Bob’s Blog: Wine Tourism Hunter
Wine-Tourism Hunter as I like to call it, rather than the longer version, Hunter Valley Wine and Tourism Association (HVWTA…not to be confused with LB…..) in association with the Cessnock and Singleton Councils ( The Alliance …so to speak) have just announced reaching the $300,000 fundraising pledges target to mount a major marketing campaign with Destination NSW with matching dollar value coming from Destination NSW itself.
Congratulations, the drought in marketing is about to be broken – there has been no major promotion of the region for at least 3 years. For a destination which has been the second largest tourist attraction in NSW, we have lost the plot to some extent and we are now seeing the effects of this neglect.
The Hunter, as we know, has long been a wine growing area, since the 1820’s in fact. The development of tourism (not just wine tasting) alongside grape growing is a relatively new phenomenon and the two industries are just coming to recognize their interdependence.
The Around Hermitage Association is a great example of wineries, accommodation at various levels, tour operators and other tourist attractions working together to builds their businesses. The Lovedale group with their Long Lunch have set an example, as have the Broke-Fordwich with their Italian Festival and of course, the Parishioners (Parish of Pokolbin) are old hands at attracting visitors with their major concerts etc., bless them.
The concept of wine tourism has gradually developed as the generation of baby boomers and their children, have sought to develop their understanding and taste of wine as well as enjoy the countryside, with journeys to the wine growing areas. Indeed some baby boomers have made lifestyle decisions and made the move to plant vineyards and develop boutique cellar door outlets. The Hunter, with Pokolbin and Broke in particular, is not unique in this regard but our proximity to Sydney and Newcastle has put us in a commanding position.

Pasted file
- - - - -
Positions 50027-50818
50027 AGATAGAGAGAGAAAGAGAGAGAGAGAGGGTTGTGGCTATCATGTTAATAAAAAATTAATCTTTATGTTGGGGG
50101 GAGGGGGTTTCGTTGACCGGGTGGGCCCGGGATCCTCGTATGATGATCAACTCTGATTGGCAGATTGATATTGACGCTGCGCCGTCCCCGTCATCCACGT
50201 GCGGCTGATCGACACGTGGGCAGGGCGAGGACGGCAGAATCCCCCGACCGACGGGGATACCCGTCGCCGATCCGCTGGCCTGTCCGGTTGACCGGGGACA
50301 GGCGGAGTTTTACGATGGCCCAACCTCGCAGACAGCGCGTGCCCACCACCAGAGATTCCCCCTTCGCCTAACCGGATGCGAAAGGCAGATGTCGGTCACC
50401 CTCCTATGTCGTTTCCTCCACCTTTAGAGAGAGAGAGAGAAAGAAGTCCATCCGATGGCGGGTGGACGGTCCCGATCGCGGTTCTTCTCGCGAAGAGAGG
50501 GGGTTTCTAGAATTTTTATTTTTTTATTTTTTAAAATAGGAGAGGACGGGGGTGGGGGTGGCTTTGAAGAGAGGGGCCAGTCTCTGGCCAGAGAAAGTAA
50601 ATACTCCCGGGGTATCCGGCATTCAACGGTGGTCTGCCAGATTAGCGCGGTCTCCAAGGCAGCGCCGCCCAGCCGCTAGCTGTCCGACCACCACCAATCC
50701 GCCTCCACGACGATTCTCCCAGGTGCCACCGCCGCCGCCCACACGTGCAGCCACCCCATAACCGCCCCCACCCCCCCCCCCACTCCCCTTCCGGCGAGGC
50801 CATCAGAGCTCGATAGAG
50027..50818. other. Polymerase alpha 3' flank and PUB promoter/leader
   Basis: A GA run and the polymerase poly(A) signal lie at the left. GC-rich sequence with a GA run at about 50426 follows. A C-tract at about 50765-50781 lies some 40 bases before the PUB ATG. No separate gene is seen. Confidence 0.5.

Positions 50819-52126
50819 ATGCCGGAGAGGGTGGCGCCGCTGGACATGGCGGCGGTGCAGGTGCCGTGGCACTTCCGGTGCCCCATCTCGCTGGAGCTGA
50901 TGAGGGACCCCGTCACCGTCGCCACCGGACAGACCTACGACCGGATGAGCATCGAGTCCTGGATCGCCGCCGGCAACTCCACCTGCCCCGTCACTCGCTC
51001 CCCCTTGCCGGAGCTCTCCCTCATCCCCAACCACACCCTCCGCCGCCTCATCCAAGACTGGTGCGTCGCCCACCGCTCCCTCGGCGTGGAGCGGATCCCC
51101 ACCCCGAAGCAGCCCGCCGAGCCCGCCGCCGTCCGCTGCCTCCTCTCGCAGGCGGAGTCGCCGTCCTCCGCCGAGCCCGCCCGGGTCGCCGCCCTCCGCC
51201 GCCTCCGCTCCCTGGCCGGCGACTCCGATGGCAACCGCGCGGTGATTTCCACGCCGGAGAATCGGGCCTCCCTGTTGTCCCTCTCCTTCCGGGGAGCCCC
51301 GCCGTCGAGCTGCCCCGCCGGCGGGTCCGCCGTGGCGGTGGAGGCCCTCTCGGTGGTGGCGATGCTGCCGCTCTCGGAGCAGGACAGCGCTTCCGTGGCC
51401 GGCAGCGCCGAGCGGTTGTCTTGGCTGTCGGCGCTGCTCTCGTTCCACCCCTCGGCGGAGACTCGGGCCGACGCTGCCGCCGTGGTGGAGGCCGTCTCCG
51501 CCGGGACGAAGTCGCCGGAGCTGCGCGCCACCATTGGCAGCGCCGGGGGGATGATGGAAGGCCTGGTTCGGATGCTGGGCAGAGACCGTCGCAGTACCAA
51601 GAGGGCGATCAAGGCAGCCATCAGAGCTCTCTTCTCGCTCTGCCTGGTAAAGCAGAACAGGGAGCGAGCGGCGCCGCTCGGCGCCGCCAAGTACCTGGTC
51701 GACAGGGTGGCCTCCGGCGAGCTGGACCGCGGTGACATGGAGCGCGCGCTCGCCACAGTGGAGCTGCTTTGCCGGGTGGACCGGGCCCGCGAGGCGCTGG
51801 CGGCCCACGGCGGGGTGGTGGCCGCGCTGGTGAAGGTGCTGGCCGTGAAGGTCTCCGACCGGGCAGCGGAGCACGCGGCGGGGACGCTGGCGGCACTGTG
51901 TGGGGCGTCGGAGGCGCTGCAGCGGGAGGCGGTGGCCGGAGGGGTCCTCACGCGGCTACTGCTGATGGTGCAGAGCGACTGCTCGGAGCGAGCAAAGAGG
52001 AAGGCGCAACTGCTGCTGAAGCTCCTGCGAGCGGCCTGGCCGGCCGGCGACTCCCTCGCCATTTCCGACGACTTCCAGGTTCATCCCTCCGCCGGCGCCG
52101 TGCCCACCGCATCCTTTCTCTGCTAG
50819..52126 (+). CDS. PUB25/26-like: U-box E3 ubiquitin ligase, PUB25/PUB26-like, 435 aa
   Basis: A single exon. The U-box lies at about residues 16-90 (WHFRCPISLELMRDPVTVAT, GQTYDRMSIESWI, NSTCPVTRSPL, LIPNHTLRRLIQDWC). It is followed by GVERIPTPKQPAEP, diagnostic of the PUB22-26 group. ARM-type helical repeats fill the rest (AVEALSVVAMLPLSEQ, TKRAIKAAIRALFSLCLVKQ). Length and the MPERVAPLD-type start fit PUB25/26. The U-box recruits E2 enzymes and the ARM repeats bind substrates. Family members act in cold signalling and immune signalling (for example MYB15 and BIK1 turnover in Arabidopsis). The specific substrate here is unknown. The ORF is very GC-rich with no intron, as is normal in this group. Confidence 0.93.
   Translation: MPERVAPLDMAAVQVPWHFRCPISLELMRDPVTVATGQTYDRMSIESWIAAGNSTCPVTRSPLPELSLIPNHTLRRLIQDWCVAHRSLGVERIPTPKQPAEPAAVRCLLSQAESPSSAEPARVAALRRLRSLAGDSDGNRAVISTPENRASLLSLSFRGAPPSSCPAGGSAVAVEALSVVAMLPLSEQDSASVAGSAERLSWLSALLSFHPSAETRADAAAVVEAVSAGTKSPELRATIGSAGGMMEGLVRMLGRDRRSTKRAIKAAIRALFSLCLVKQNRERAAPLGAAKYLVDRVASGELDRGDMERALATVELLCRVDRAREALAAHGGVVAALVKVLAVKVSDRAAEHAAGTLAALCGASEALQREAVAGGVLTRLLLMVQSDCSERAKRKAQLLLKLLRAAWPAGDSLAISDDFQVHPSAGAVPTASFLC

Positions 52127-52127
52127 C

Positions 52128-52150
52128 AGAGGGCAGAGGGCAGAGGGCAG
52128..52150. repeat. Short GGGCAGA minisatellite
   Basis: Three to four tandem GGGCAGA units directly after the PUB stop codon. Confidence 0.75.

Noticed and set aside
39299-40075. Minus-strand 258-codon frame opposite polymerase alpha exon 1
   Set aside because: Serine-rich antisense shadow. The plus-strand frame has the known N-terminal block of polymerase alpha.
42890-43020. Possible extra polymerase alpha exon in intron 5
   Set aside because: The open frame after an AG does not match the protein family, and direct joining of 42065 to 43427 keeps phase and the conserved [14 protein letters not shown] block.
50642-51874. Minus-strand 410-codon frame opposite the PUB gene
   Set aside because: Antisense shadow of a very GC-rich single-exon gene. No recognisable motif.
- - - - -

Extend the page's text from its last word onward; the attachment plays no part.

Resources from the tourist industry such as wine tours, accommodation (small and large with their various attractions) restaurants, hospitality catering, wait and service staff and public relations play a key role. These combined with wineries, cellar door outlets, vineyards, festivals, long lunches and other vineyard related activities including, harvesting, irrigation services, cooling and refrigeration, tractor and engineering and machinery services blend into what is becoming an amalgamated Wine-tourism industry that forms a rather large regional employer. It is estimated that over $300m is brought into our destination a year through wine-tourism and it may well be much more.
Wine-related tourism has become increasingly important not only to the small but also the larger wine producers as well as to the many accommodation places, tour guides, restaurants, gardens, golf and wedding venues. In some destinations around the world, the combined wine and tourism industries have become the major employers replacing older industries and here in the Hunter as mining matures alternative employment in the wine-tourism area has occurred. (e.g. engineering support services)